The Financial Times reports that a vending machine company is soon to install machines in Germany where you’ll be able to buy gold as easily as buying a chocolate bar. There’s one machine already in the Frankfurt Airport, where for 30 euros you can buy a 1-gram wafer of gold.

Already, in Switzerland, you can buy gold in the post office.

What do these yodelers and sausage eaters know that we don’t? Germany was required to pay reparations after WWI. The amount was about $1.121 trillion in today’s money. In gold. She had no choice. She had to turn over her real money – gold – to the victorious French and English. Thus, she had no real money left in the domestic economy. What could she do? Germany printed up marks…not backed by gold and experienced hyperinflation, up close, in the ’20s. Coming not long after the debacle of WWI and the Treaty of Versailles, it not only destroyed the economy…it also wiped out savers and destroyed Germans’ residual faith in their own sausages. Soon after, there were armed gangs of communists and national socialists fighting for control of the streets. And we all know how that turned out…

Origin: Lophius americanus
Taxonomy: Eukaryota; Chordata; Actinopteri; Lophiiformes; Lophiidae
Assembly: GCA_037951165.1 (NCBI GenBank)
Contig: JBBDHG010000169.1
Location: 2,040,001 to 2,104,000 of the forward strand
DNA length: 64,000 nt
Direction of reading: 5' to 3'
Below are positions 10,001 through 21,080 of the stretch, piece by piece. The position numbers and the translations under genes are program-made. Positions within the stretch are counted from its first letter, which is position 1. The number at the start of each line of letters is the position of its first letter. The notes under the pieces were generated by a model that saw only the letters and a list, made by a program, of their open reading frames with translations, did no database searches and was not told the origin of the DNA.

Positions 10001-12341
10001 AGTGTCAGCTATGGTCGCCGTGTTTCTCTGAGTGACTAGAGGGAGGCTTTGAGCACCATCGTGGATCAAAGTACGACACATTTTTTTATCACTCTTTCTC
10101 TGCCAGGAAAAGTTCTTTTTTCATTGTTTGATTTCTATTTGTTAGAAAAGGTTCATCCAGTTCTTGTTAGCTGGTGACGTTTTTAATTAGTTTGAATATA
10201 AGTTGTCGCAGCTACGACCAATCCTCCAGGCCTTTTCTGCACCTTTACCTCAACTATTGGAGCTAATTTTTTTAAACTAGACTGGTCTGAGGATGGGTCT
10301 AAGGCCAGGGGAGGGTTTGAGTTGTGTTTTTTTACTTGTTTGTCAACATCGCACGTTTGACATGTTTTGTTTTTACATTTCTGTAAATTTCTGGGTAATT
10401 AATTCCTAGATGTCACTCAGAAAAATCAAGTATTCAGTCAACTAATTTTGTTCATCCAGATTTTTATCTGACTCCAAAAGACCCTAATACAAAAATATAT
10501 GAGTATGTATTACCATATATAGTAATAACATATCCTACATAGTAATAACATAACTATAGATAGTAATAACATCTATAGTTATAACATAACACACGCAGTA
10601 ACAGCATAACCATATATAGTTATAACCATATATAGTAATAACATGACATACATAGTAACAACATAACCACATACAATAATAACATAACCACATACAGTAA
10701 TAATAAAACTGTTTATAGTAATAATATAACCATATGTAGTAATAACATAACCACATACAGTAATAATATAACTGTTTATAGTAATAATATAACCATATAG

So, back to the U.S.A.: The United States has entered the third and final stage in the life and death of a great country.

America’s history can be divided into three broad stages. The first stage was industrialization. This is what took the United States from a marginal nation of settlers, explorers, farmers, entrepreneurs and religious refugees to become the world’s richest and most powerful country. The source of its wealth and power was its factories…and its people. The factories were the best in the world. And the people how labored in them were accustomed to hard work, saving, and self-